Cartoon by John Atkinson, via wronghands1.wordpress.com, CC BY-NC-ND.
This quick, unmediated and direct method of publication renders blogs the perfect medium to connect with current events, in contrast with research articles, that usually take months of processing and lots of scrutiny to get published. Lastly, the online-only nature of blogs forces authors to ground their posts firmly in other online content, via links to websites and other blogs. This is a dynamic substitute for the static references and citations to other academic texts that traditional print-based publications are ridden with.
Why we do, and why we should
So, in short: blogs are the ultimate tool for academics to send out opinionated pieces about their research or related matters, concurrent with news and events, and connected to other online media. This is the niche that the blog occupies in the ecology of scholars, text types, and technology. Merely seeing the blog as a sketch pad or virtual coffee corner doesn’t do justice to its salient properties: academic blogs serve to add researchers’ thoughts to online discourses, thoughts that are valuable precisely because they are carefully constructed and argued from a scholarly background. The translation of academic ideas is therefore both a consequence of the text form’s salient properties, as well as a further reason to advocate blogging. As scholar and blogging enthusiast Mark Marino once put it in the Chronicle of Higher Education: “My dream for this [academic blogging via popular websites, FP] is that you eventually get locked in a click-bait loop of scholarly arguments, rather than articles about Disney princesses and what to do in your 20’s.” That sounds like an ambitious goal, but I like the idea of contributing to it!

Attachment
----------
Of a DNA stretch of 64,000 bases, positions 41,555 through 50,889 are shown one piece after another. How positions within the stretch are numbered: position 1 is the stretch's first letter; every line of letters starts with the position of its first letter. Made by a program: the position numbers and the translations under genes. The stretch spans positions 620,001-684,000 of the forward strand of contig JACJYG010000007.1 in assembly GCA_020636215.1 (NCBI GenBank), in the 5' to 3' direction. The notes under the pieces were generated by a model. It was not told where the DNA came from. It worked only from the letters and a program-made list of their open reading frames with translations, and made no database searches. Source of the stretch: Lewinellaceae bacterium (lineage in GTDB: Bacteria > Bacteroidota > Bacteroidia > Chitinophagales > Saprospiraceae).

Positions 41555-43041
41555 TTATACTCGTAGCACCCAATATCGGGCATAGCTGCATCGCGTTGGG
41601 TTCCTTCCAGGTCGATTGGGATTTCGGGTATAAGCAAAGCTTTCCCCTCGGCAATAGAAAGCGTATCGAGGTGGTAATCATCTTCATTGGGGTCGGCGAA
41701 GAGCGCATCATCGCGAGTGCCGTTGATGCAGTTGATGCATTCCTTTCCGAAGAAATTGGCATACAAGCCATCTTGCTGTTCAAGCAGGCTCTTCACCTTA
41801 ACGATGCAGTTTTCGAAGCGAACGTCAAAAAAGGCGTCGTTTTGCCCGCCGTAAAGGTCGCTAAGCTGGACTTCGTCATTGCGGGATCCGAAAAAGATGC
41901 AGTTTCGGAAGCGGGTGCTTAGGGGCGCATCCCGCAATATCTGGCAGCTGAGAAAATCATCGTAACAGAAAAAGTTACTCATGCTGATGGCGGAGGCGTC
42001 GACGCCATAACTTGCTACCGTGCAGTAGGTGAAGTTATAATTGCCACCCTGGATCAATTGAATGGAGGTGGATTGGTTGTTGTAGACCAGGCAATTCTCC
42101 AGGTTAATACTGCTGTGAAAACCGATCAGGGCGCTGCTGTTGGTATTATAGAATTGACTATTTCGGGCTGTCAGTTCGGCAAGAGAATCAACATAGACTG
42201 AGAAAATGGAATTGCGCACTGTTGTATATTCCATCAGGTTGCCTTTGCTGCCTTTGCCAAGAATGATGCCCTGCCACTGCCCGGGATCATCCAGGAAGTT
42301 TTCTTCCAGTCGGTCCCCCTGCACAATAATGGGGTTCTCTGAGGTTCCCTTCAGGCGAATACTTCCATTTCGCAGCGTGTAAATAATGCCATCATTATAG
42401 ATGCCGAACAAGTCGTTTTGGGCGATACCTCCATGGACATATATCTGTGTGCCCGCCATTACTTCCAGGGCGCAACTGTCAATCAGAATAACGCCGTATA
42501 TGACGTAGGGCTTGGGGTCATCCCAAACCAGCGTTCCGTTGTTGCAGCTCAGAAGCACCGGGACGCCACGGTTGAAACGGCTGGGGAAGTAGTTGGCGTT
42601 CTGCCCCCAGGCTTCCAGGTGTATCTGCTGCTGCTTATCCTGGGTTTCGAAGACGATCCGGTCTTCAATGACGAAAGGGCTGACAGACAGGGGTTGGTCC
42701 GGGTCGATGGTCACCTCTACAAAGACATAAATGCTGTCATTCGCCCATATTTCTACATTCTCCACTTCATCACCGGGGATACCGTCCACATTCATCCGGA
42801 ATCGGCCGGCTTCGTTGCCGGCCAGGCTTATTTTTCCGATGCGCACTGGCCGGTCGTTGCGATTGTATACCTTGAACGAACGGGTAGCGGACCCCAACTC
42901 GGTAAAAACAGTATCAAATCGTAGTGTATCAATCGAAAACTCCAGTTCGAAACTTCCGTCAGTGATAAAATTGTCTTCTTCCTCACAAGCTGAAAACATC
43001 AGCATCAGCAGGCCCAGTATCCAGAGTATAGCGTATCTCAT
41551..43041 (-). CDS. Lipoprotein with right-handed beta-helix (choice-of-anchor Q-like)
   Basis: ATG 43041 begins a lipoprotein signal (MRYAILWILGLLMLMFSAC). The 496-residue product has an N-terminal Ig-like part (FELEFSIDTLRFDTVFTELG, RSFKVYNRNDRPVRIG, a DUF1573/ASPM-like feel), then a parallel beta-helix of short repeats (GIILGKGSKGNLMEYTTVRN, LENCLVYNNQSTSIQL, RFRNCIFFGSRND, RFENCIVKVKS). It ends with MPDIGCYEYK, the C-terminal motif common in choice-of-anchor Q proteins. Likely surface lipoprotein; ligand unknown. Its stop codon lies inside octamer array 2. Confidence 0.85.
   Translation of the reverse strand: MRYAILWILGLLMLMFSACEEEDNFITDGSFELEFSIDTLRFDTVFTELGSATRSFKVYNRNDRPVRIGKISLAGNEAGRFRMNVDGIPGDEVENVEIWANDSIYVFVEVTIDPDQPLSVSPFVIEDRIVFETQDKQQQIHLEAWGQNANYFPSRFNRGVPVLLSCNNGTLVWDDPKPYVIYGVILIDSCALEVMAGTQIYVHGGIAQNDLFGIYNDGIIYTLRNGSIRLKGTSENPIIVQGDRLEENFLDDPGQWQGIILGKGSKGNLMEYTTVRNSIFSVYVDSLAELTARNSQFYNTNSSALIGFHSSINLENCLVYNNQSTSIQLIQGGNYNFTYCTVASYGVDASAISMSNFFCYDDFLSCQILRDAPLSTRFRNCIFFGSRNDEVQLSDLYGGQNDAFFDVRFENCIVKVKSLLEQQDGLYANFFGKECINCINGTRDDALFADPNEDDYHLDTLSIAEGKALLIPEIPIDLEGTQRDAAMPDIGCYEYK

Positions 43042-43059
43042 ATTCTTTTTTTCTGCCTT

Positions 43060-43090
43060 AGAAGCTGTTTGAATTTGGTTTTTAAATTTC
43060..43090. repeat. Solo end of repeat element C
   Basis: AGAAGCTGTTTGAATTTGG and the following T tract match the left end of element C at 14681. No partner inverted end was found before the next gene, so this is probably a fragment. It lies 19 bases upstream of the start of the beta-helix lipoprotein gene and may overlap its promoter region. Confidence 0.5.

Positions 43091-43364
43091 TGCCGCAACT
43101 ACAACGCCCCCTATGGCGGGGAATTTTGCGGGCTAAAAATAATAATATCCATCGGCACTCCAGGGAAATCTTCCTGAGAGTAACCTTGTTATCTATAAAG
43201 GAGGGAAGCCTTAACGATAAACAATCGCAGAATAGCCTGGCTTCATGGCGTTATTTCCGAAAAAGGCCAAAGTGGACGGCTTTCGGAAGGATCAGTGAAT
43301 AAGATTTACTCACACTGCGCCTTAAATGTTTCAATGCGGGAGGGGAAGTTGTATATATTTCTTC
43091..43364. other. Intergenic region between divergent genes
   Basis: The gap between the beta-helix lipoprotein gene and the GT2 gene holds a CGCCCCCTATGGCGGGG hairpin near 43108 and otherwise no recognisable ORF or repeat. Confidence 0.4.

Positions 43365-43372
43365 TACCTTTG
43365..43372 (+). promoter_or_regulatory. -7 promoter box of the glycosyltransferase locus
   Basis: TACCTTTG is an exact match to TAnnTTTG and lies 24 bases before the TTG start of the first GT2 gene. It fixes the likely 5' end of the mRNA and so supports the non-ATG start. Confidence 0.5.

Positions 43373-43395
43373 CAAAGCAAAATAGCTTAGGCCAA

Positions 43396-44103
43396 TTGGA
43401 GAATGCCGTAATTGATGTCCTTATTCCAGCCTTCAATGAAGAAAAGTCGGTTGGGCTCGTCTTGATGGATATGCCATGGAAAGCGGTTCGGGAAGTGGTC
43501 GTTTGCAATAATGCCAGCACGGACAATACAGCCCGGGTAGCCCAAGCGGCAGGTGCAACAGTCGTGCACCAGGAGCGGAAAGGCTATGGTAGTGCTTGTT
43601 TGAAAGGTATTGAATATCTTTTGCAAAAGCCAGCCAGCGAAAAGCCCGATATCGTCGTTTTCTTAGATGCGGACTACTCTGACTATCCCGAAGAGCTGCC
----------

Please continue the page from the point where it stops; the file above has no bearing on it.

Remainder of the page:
* Disclaimer: the reported statistics come from Perseus’ survey in 2003, and Caslon’s study in 2007, and both were linked to in the original version of this post (dating from January 2016). Unfortunately, as happens often with materials by private companies, both reports are now offline. In this updated blogpost, I therefore had to make do with linking to web-pieces quoting the original research.
Want to read more?
- One of the earliest scholarly analyses of blogging: Alexander Halavais, ‘Scholarly blogging: Moving towards the visible college’, in Axel Bruns &. Joanne Jacobs, Uses of Blogs (New York: Peter Lang, 2006), pp. 117–126.
- Do you think that new technologies shape the way we communicate with each other, or do you think that our social needs and preferences mould our communication technologies? This was a main divide (at its peak in the nineties) between technological determinism and social constructivism in media studies.
- Most media theorists now agree that the answer to the question is not an either/or, but should be a nuanced description of how new technologies influence our actions, and how users’ preferences shape the properties of our new technologies in turn. LUCAS-professor Adriaan van der Weel analyses the salient properties of textual media as well as some of its implementation and subsequent developments in his book Changing Our Textual Minds (Manchester University Press, 2011).